Furman University's Student Newspaper

The Paladin

Furman University's Student Newspaper

The Paladin

Furman University's Student Newspaper

The Paladin

What to Learn When Your College Experience is Cut Short

Courtesy of Furman Athletics

I toured Furman on St. Patrick’s Day during my junior year of high school. My college counselor suggested I look at Furman, as it fit what I was looking for in a university. Upon first sight of Furman’s campus, I knew this was where I wanted to be.

Five years to the exact day, my senior year at Furman is cut short: classes have moved online, students have moved out, and end of year events have been canceled due to the COVID-19 pandemic.

I was first connected to The Paladin during my first week of freshman year. After writing for my high school newspaper, I was eager to become involved with what Furman had to offer. An ambitious freshman, in the very first staff meeting I expressed interest in taking on the vacant role of News Editor. The Editor-in-Chief stopped me mid-sentence and told me that she was looking for someone older and with more experience for the position. 

At first, I was embarrassed for even showing my interest. After all, it was my first week at Furman, and I had yet to experience the true rigor of a college fall semester. However, I decided to work on my writing skills and I wrote for every issue from then on out. I learned the ropes, gained the experience, and over the years I gained more leadership within the organization.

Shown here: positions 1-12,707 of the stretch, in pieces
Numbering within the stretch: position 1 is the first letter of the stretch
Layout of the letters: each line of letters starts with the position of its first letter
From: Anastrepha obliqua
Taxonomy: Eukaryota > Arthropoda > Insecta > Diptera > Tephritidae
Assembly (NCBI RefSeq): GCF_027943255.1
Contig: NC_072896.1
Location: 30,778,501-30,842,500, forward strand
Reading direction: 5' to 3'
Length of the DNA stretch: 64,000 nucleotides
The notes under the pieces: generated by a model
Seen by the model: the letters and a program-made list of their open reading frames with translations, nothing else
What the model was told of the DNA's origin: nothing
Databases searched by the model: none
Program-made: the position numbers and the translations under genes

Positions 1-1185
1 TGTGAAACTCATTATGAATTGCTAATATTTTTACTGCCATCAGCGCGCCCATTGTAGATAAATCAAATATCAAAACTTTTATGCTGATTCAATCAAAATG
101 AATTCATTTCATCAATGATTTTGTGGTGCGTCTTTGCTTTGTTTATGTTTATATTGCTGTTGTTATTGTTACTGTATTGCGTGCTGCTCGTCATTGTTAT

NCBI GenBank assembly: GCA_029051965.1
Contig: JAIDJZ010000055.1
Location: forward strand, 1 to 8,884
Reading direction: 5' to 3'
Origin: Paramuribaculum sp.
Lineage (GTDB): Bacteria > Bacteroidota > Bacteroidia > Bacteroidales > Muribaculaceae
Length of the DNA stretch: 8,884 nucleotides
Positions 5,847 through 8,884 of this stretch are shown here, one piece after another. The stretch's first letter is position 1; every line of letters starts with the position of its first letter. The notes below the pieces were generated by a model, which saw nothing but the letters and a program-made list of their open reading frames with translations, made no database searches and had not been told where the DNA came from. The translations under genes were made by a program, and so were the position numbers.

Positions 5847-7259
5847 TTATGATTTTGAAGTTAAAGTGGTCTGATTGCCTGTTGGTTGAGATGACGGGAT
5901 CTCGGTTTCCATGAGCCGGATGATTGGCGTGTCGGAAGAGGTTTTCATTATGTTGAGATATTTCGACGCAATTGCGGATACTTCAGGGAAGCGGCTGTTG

An important concept I learned in my time at college is to not be afraid. Don’t be afraid to ask questions. Don’t be afraid to add on a second major. Don’t be afraid to show interest in a leadership position. 

It’s evident that newspapers across the country are dwindling as technology continues to take over. But something this staff has accomplished over these past four years is the conversation brought to this campus time and time again. Students, faculty, and staff alike have whispered about the latest opinion The Paladin has put out to the community. Our presence is known. 

I am confident that The Paladin will continue to critique, analyze, and report in an efficient, and timely manner. The ideas and thoughts for the future of The Paladin are exciting, and I know Evan Myers, the soon-to-be Editor-in-Chief,  has big plans ahead.  

I always expected myself to focus on my experiences with The Paladin while I wrote this final piece. However, with all of the uncertainty that has occurred this semester, I keep reflecting on my time at Furman as a whole. 

To the class of 2020: I know each and every one of you is grieving over this abrupt end to our life at Furman. I’ve found comfort in knowing that I’m not alone. This pain and sadness just further prove what insightful and positive experiences we have had in these four (well, 3.67) years on campus. 

Something I have learned from this whole fiasco is to never take anything for granted. When I left my class in Hipp Hall Thursday afternoon before spring break, I had no idea it would be the last class I would attend as a Furman student. 

I am numb to the fact that I’ll never have a meal in the Dining Hall again despite my moaning and groaning about the food. I’ll never sit with my friends at our favorite table in the library that we claimed as our own. I’ll never again walk past the Bell Tower late at night after submitting The Paladin to press. This chapter of our lives has now closed, and it closed with a few more pages still to go. 

Seniors, we may not get the proper LDOC to conclude our time at Furman, but you can bet that the next time I get the chance, I’ll be jumping in those fountains.

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